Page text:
Philippine Basketball Association (partially found broadcasting footage of Filipino basketball games; 1975-present)

From The Lost Media Wiki
Jump to: navigation, search

PBA logo.png

Philippine Basketball Association logo.

Status: Partially Found

The Philippine Basketball Association is a Filipino men's professional basketball league and is the first professional basketball league in Asia, established in 1975.

The matches are broadcast on Philippine TV stations, and it's no exception that there is lost or missing footage.

TV coverage[edit | edit source]

PBA was first covered by KBS-9 in 1975, able to secure the contract with one million pesos. PBA then switched to BBC-2 in 1976 which is owned by the Benedicto. PBA went back to KBS in 1977 until 1978 when it switched to GTV-4 when the league tied up with Media Specialists, Inc. (MSI) owned by former congressman Romy Jalosjos. MSI bought airtime from the government network to show the games as a blocktimer until 1982 when Vintage Enterprises of Carlos Velez was able to acquire the rights to air the games again on BBC-2, now known as City2. It's known as PBA on Vintage Sports or PBA on VTV. Vintage Sports switched channels afterward, so as PBA, from City2 (1982-1983), MBS-4 (formerly GTV-4 and what became PTV-4, 1984–1995), and IBC-13 (1996-1999).[1][2]

In 2000, Vintage Enterprises was brought by Viva Entertainment. Prior to the acquisition, Vintage Television has signed a three-year broadcast deal with the PBA in 1999 worth 770 million pesos, thus changing its branding to PBA on Viva TV. In 2002, NBN-4 and IBC-13 took over the league's TV coverage rights after winning over Vintage Enterprises. The consortium signed an agreement to the PBA to cover the games for three years, paying the league almost 670 million pesos.[3] IBC stopped broadcasting PBA games at the end of October 2003 due to allegations by IBC that NBN had not paid close to 30 million pesos in rights' fees while NBN continued on until the finals of the 2003 Reinforced Conference. PBA disbanded a broadcasting consortium between the NBN-4 and IBC-13 after the 2003 season due to poor performance and disappointing ratings. In January 2004, PBA began a contract with the Associated Broadcasting Company to broadcast PBA games for one year, beating bids from Solar Sports and a group led by former Vintage Television owner Bobong Velez. ABC-5 backed out in 2008 due to financial constraints. However, ABC-5 still rebranded their PBA coverage during their August 2008 relaunch as TV5 in the middle of the 2008 PBA Fiesta Conference Finals.

On May 27, 2008, PBA announced that Solar Sports had won the rights of PBA. Solar would also provide additional coverage on its Basketball TV cable channel. PBA was soon then aired on Solar's C/S9, later rebranded as Solar TV, on VHF Channel 9. PBA was soon then aired on Studio 23 in 2011 after Solar announced seeking a new broadcast television partner for its PBA coverage due to Solar TV's upcoming relaunch with a new lineup aimed more towards women. In October 2011, PBA switched again to IBC, on its primetime programming block AKTV, thus its rebrand PBA sa AKTV. PBA then switched channels to TV5 in 2013 but moved again to IBC in the same year on 2013 albeit under the Sports5 production, however, switched channels again to TV5. It was also aired in Fox Sports until 2016, AksyonTV from 2013-2015, Cignal HD Channel 198 from 2014-2016, Hyper in 2016, and PBA rush from 2016-present.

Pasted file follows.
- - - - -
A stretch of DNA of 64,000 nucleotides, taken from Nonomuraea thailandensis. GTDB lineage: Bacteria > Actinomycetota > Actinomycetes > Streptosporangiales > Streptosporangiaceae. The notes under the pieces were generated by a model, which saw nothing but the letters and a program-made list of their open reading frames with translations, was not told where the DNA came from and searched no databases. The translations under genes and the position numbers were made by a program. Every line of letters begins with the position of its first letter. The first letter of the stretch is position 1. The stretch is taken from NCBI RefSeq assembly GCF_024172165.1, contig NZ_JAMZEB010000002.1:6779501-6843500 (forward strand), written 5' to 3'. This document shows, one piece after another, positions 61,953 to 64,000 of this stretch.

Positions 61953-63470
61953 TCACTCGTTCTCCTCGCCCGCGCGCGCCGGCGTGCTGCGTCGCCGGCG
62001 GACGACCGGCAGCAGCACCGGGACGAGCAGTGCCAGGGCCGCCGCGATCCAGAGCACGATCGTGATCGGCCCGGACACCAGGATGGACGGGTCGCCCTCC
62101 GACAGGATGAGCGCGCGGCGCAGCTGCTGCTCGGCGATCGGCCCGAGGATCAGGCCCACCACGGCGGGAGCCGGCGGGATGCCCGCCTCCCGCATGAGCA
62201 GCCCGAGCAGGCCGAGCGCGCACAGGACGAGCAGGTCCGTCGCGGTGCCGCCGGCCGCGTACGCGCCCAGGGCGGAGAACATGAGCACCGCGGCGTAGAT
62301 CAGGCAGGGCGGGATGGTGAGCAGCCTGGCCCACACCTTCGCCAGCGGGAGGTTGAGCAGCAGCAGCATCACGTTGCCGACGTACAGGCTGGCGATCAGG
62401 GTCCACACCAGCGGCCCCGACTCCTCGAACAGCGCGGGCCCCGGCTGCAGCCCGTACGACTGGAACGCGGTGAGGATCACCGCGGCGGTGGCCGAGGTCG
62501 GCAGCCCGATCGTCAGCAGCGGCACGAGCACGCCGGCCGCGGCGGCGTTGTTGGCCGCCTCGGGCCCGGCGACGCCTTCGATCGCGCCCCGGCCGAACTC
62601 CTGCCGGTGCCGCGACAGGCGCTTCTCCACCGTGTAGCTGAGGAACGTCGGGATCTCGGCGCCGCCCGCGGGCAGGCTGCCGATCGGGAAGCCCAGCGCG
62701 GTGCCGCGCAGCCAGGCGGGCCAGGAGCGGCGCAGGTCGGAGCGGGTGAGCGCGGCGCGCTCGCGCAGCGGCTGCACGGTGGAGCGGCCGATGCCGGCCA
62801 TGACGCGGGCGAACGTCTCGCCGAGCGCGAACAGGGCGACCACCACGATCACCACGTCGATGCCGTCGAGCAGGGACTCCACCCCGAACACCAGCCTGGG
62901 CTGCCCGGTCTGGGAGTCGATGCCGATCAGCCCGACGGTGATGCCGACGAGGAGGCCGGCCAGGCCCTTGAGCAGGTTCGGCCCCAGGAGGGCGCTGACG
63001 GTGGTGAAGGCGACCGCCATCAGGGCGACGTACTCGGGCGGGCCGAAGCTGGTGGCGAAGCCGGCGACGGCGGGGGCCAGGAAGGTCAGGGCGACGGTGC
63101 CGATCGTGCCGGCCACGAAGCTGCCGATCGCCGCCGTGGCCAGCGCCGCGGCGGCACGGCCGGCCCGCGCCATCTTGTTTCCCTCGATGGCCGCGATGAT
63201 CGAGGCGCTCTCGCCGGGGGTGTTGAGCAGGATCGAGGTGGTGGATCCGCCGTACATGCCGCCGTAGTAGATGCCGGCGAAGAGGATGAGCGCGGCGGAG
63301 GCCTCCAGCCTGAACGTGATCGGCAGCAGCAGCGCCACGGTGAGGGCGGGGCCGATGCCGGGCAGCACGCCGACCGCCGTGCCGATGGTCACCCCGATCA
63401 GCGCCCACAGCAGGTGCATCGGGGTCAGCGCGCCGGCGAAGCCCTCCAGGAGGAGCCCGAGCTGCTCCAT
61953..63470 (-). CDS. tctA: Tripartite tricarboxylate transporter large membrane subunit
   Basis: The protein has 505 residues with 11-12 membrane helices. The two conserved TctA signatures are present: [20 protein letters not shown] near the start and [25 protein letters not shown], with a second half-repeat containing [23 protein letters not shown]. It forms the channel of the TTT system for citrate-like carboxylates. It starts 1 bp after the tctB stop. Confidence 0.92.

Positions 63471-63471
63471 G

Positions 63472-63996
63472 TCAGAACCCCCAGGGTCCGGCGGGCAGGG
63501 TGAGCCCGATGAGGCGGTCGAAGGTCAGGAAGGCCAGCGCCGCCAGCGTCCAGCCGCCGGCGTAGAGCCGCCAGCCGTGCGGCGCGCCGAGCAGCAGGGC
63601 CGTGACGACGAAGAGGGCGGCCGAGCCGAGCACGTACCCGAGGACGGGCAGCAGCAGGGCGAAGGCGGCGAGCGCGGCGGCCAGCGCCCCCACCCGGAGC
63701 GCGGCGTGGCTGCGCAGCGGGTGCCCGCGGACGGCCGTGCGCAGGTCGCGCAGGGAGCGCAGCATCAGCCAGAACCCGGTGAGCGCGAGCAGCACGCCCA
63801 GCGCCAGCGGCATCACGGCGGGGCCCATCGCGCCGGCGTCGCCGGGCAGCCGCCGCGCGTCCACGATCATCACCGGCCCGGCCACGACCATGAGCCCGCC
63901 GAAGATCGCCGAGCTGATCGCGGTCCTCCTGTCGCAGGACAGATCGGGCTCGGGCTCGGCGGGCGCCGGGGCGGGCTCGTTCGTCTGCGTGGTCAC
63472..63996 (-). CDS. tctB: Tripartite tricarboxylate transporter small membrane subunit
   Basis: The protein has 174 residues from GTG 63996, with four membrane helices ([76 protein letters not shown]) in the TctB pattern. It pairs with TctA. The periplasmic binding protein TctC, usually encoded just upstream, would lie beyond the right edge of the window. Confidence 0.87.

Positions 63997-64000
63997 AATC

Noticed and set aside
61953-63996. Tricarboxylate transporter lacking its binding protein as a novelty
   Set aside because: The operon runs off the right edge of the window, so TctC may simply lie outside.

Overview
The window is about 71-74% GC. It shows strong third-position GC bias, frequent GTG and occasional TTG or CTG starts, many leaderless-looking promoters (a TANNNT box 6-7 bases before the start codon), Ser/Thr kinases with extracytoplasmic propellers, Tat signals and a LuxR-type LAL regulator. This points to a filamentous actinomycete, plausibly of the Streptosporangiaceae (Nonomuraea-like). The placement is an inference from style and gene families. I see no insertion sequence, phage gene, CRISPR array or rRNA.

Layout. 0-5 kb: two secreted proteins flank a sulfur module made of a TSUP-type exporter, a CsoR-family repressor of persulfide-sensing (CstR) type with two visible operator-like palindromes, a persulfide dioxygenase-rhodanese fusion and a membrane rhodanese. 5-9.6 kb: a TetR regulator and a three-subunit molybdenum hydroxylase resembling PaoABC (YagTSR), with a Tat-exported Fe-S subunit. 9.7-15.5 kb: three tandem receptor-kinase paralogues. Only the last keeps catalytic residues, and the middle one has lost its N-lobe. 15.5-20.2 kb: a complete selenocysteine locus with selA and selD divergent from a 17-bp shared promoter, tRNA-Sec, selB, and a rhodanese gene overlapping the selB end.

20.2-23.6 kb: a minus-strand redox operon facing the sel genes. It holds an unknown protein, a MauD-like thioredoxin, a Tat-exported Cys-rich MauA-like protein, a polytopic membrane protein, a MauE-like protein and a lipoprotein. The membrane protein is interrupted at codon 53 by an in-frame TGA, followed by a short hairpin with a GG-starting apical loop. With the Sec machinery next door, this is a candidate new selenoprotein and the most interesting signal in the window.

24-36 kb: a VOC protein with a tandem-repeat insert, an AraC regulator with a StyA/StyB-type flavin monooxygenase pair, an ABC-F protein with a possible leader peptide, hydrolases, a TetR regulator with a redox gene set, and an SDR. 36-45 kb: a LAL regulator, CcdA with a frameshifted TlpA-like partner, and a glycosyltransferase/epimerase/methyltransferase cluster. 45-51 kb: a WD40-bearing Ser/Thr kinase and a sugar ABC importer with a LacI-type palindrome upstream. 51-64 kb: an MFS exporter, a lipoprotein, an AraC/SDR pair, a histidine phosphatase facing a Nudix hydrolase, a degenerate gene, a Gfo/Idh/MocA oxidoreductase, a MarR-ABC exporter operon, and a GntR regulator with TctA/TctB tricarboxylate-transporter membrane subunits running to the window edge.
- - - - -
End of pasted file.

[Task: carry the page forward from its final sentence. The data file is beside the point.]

Availability[edit | edit source]

The inaugural game of PBA on April 9, 1975, is lost, there is only a surviving photograph with Ms. PBA (Mia Montemayor) tossing the ceremonial ball between Cisco Oliver of Mariwasa and Ramon Lucindo of Concepcion. It is known that the first game was aired after the second game in 1975 on KBS-9 (now RPN-9/CNN Philippines) and GTV-4 (now PTV-4) in 1978 after the 30-minute news. The oldest known surviving footage of PBA is from November 12, 1976, during the Toyota-Crispa fight uploaded by Jojo Bailon.[4] PBA themselves released 1980s PBA footage, the earliest is July 8, 1982,[5] while the earliest full game footage not uploaded by PBA is from 1980. Although there are scenes uploaded from the 1970s-1980s, only a few of them has a full game, with some uploaded by PBA themselves.

The first seven seasons of the league's coverages are believed to be lost. Several playoffs games, including Ginebra games, are believed to be missing on the PBA Archives. It is believed that some clips or even full matches are in the hands of private collectors.

Gallery[edit | edit source]

Images[edit | edit source]

Videos[edit | edit source]

Oldest surviving PBA footage (Nov 12, 1976) uploaded by Jojo Bailon, reuploaded in YouTube.
Oldest surviving full PBA Match.
Oldest PBA footage that uploaded it themselves, part 1.
Oldest PBA footage that uploaded it themselves, part 2.


References[edit | edit source]